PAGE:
The presence of the soldiers is mostly symbolic. They don’t intervene. Despite their presence, trafficking doesn’t stop. People survive however they can. Some flee. Others stare at the ground, learning to live in silence. Those who can organize themselves take up arms. They’re valiant: they swallow saliva and pray not to be around when the jungle spits out bullets. They feel alone. When night falls on the Usumacinta River, armed peasants cook in large cauldrons over embers on the ground. The monkeys continue howling.

The Suchiate River, a witness to crimes

Everyone saw him floating. Down the river, wrapped in garbage bags, his face sallow, his eyes closed.

His swollen features circulated on social media. Everyone recorded the corpse as it passed them by. But nobody knows anything about the victim. The journalists and the army don’t know; neither do the politicians, the farmers, or the boat pilots. Even the person who runs the cemetery has no idea.

Who was he, before he was thrown into the dirty waters of the Suchiate River? How did he end up there?

He was finally picked up at the end of the route, battered by the ocean, which returns everything that doesn’t belong to it: garbage and offerings. Some say that his drenched body is still at the Tapachula Forensic Service. Unidentified, he will soon end up in a mass grave — the place where those who die without a name are buried in this border region.

The investigation — kept in a folder that bears a number — hasn’t been able to answer who he was or why he was killed. The fierce logic of a war is stamped on his body, now in Chiapas. Everyone saw him; no one recognized him.

The Suchiate River rises on the slopes of the Tacaná Volcano and reaches the Pacific Ocean. Its dark water separates Guatemala and Mexico. It’s because of this river that Tecún Umán (Guatemala) and Hidalgo (Mexico) are two different cities. They’re the doors, while the river is the hallway. Each week, thousands of trailers carrying goods are hauled on the bridge that runs over it. Everything else crosses the water. The Guatemalan Army and Mexican politicians describe it the same way: this is a porous boundary for weapons, drugs and people.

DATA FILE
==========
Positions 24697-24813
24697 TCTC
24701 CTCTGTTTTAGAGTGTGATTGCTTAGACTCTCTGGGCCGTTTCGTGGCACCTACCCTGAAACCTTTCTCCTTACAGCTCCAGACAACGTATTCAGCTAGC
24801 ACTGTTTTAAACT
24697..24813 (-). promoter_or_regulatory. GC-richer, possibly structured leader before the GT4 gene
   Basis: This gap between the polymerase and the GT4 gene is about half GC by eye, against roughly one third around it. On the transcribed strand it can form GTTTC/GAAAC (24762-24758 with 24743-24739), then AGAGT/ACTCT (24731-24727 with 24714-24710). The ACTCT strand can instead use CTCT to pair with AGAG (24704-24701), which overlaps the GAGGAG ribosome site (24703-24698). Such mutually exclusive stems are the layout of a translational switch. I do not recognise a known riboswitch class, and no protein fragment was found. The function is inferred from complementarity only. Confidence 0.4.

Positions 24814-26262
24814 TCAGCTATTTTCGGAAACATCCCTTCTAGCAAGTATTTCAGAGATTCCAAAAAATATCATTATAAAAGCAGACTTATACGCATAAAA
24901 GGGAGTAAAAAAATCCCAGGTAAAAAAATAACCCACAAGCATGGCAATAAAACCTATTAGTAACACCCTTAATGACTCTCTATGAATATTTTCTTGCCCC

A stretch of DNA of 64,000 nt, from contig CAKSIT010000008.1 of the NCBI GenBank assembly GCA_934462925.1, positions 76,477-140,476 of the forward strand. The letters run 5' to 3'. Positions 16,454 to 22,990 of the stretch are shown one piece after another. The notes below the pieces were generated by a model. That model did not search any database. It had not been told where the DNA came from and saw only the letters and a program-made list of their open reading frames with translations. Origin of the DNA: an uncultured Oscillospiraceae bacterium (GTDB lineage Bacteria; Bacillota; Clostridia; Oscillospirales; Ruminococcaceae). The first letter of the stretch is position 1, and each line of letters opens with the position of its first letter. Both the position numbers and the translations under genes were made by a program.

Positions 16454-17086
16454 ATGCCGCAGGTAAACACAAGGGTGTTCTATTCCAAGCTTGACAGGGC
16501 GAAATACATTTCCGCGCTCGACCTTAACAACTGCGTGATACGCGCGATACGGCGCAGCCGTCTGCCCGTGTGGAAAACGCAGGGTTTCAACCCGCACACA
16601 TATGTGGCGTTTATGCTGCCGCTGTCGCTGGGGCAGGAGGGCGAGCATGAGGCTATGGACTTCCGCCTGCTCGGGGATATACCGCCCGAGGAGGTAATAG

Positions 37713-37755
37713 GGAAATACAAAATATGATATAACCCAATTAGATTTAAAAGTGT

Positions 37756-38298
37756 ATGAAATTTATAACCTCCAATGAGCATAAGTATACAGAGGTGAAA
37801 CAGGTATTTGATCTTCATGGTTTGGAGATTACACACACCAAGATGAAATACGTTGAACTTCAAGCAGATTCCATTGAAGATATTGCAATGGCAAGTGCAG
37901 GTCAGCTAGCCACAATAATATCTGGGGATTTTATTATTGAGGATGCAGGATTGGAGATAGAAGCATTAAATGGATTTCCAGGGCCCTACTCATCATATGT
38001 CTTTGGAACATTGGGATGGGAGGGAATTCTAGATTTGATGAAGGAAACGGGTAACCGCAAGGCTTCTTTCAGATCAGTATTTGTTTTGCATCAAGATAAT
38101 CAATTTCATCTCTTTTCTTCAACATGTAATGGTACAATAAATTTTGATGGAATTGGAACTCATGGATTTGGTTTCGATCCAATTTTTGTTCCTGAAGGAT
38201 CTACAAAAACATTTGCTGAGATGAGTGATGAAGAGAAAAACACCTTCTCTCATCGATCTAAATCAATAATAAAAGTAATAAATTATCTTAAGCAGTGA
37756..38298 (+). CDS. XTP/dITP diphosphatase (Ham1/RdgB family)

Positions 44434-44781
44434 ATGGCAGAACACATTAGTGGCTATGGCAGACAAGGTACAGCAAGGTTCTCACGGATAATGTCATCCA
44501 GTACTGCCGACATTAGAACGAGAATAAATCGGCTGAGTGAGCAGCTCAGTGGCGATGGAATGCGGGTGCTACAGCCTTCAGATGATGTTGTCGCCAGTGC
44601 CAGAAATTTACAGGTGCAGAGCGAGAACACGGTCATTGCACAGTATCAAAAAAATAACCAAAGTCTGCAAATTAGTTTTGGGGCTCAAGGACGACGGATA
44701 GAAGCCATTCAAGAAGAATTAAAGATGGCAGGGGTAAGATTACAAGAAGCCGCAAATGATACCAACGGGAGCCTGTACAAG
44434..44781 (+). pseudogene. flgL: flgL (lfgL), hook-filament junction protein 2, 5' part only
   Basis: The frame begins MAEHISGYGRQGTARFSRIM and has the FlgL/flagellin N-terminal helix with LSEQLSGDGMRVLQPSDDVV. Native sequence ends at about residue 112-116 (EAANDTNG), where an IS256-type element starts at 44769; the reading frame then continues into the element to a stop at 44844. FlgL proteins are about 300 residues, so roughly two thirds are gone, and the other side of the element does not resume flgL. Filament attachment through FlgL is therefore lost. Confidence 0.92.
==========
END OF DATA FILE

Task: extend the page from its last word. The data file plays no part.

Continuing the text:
For decades, the border was managed by the Sinaloa Cartel (on both sides). In the city of Tecún Uman, Erick Suñiga — alias “El Pocho” — ruled the area for 11 years, posing as a pastor, businessman and mayor. He was extradited to the United States at the end of 2019 for his ties to drug-trafficking, dying a few months later. Today, his daughter — Isel, a former Miss Guatemala — now runs her deceased father’s affairs. “The area is filled with [narcos] from the [CJNG] and Sinaloa Cartel. They can’t control themselves,” a reporter shrugs. He recalls how 200 bullets were fired at the director of the municipal police. Monopolies are better facilitators for peace.

The same thing goes on in Mexico; you just need to change the names. A few months ago, the mayor of Suchiate, Sonia Eloína Hernández — alias “La Chona” —, asked mothers to take care of their children, because “this is out of control.” She even pleaded with the narcos: “Behave well, and whoever behaves badly, please, I ask you to respect your fellow citizens.” Shortly after this, she expressed anger at the U.S. State Department placing a travel warning on her municipality.

Over thunderous music, in an empty bar with very high green walls, two politicians — who were once linked to the Hidalgo City Council — speak to EL PAÍS about the prevalence of fear in the state of Chiapas. In January, David Rey, an opposition candidate in the Suchiate mayoral election, was shot dead. He was assassinated after visiting an area where Xóchitl Gálvez — the main opposition candidate contesting the 2024 presidential elections — was scheduled to hold a rally just a few days later. “This area is no longer controlled by the government,” the former officials note. When asked who’s in charge, they reply: “Sinaloa.”